Here’s a myth-buster: Muscle does NOT weigh more than fat! A pound is a pound. 

Muscle is, however, more dense than body fat and takes up less area than fat. If you were to start an exercise program complete with strength training, you would increase your lean body mass and decrease body fat.

The body takes up less space and metabolism speeds up, resulting in a higher BMR (base metabolic rate, the amount of daily caloric intake needed to maintain LBM and weight.) This reverses sarcopenia and increases bone density.   

Not everyone walks into a gym and knows exactly what to do. Snap gives new members an opportunity to meet with a Certified Personal Trainer, who assesses their body and their goals. 

Let’s get started.

Snap Fitness

Milwaukie: 4200 SE King Rd.



Oregon City: 19703 S. Hwy. 213, Ste. 170



Brought to you by John Sciarra, Bernard's Garage - AUTO MAINTENANCE INSIDER

John Sciarra, Bernard's GarageRegular maintenance on your car is, quite simply, a good investment.

For example, when you bring your car in for a timing belt — typically needed at 90,000 to 100,000 miles— it costs in the range of $400 to $500. But if it breaks, it might be $1,800 to $2,000.

At our shop, when we do it, we do it right. With the timing belt, we also replace the timing belt tensioner, idler pulleys, camshaft seals, water pump and coolant.

Mileage interval maintenance, which is only done by shops, should be done at 30,000, 60,000 and 90,000 miles.

The ideal scenario is to get the car into the shop about three times per year for inspections, which will find things like rodent damage, which is more common than you might think. It’s mainly squirrels in this area.

An inspection will also uncover leaking coolant or oil, as well as plugged-up air filters. Once a year, you should get a brake inspection.

We do complete automotive repair, including pre-purchase inspections for $150. That’s a comprehensive inspection, which can detect unforeseen problems and save you from buying a compromised vehicle.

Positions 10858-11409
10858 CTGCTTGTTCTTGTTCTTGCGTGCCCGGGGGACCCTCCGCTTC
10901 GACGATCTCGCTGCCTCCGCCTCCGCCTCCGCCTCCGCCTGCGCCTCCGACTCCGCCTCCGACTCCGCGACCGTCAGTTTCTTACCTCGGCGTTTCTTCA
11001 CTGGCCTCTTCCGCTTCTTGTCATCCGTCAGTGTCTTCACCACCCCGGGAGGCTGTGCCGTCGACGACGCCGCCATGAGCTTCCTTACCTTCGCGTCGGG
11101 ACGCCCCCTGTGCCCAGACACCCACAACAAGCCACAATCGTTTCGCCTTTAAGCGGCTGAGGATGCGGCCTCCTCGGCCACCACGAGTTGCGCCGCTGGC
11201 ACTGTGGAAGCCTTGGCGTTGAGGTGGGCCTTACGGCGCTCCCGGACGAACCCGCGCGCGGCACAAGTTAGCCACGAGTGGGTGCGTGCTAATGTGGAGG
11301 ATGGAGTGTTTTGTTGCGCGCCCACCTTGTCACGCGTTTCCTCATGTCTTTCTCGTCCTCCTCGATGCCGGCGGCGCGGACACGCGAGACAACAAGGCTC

Our average cost for an oil change is $38; $58 for a brake inspection.

It’s a small investment. We do it properly and can save you a lot of trouble and expense down the road.

Bernard’s Garage

2036 SE Washington St., Milwaukie



Mike Nielsen - Snap Fitness - Fitness INSIDER

SNAP FITNESS - Mike Nielsen“We are a friendly, success-oriented fitness center,” says Mike Nielsen, vice president and co-owner of Snap Fitness locations in Oregon City, Milwaukie and Canby. “We’re like the ‘Cheers’ of the gym world, where everybody knows your name.”

Nielsen has been a certified fitness coach for 13 years and has been with Snap for eight years. He says being a fitness coach is all about helping individuals achieve the best version of themselves.

“It’s not just something that’s done at the gym, but it’s a lifestyle change,” he said of Snap. “We focus on not only the physical but also the mental and emotional aspects of everyday life, to make sure we are able to achieve long-term success.”

He says Snap gyms have a family feel and a personal touch.

The gyms are open 24 hours a day, seven days a week, with monitored access for safety. Snap has more than 1,500 locations nationwide.

The fitness centers offer cardio, personal training, weight-loss programs, a health center, strength training and Olympic lifting. An online web page for members offers nutrition counseling and an online training center.

“Our members are our greatest assets,” Nielsen added. “We do all we can to make sure they have not only the best facility and equipment, but a wonderful experience.”

Snap Fitness


Milwaukie: 4200 SE King Rd.


Oregon City: 19703 S. Hwy. 213, Ste. 170


Canby: 1109 SW 1st Ave.


Brought to you by John Sciarra - Bernard's Garage - AUTOMOTIVE INSIDER -

BERNARD'S GARAGE - John SciarraAfter nearly 100 years of providing excellent full-service automotive repair and maintenance, Bernard’s Garage is a classic Milwaukie institution trusted by generations of customers.